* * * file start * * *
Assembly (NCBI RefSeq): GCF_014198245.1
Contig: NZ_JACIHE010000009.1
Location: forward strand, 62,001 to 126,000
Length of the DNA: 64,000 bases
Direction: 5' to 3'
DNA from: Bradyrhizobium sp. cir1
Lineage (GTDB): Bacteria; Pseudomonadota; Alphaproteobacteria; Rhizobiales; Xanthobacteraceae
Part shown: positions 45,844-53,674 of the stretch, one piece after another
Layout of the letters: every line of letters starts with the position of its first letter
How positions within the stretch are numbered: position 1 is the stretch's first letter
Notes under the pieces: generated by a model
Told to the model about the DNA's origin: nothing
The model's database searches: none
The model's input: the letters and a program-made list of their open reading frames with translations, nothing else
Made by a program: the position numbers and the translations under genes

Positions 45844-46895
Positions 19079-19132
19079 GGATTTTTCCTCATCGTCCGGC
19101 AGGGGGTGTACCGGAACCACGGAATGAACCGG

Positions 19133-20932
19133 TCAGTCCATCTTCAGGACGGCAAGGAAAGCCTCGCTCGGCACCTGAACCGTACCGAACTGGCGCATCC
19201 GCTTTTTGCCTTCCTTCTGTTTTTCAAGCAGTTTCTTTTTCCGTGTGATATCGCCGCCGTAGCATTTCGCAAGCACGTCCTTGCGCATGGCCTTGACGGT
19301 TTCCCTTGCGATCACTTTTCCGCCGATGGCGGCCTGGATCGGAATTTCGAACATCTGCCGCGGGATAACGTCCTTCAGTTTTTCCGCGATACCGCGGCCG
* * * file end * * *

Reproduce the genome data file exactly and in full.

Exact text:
Assembly (NCBI RefSeq): GCF_014198245.1
Contig: NZ_JACIHE010000009.1
Location: forward strand, 62,001 to 126,000
Length of the DNA: 64,000 bases
Direction: 5' to 3'
DNA from: Bradyrhizobium sp. cir1
Lineage (GTDB): Bacteria; Pseudomonadota; Alphaproteobacteria; Rhizobiales; Xanthobacteraceae
Part shown: positions 45,844-53,674 of the stretch, one piece after another
Layout of the letters: every line of letters starts with the position of its first letter
How positions within the stretch are numbered: position 1 is the stretch's first letter
Notes under the pieces: generated by a model
Told to the model about the DNA's origin: nothing
The model's database searches: none
The model's input: the letters and a program-made list of their open reading frames with translations, nothing else
Made by a program: the position numbers and the translations under genes

Positions 45844-46895
Positions 19079-19132
19079 GGATTTTTCCTCATCGTCCGGC
19101 AGGGGGTGTACCGGAACCACGGAATGAACCGG

Positions 19133-20932
19133 TCAGTCCATCTTCAGGACGGCAAGGAAAGCCTCGCTCGGCACCTGAACCGTACCGAACTGGCGCATCC
19201 GCTTTTTGCCTTCCTTCTGTTTTTCAAGCAGTTTCTTTTTCCGTGTGATATCGCCGCCGTAGCATTTCGCAAGCACGTCCTTGCGCATGGCCTTGACGGT
19301 TTCCCTTGCGATCACTTTTCCGCCGATGGCGGCCTGGATCGGAATTTCGAACATCTGCCGCGGGATAACGTCCTTCAGTTTTTCCGCGATACCGCGGCCG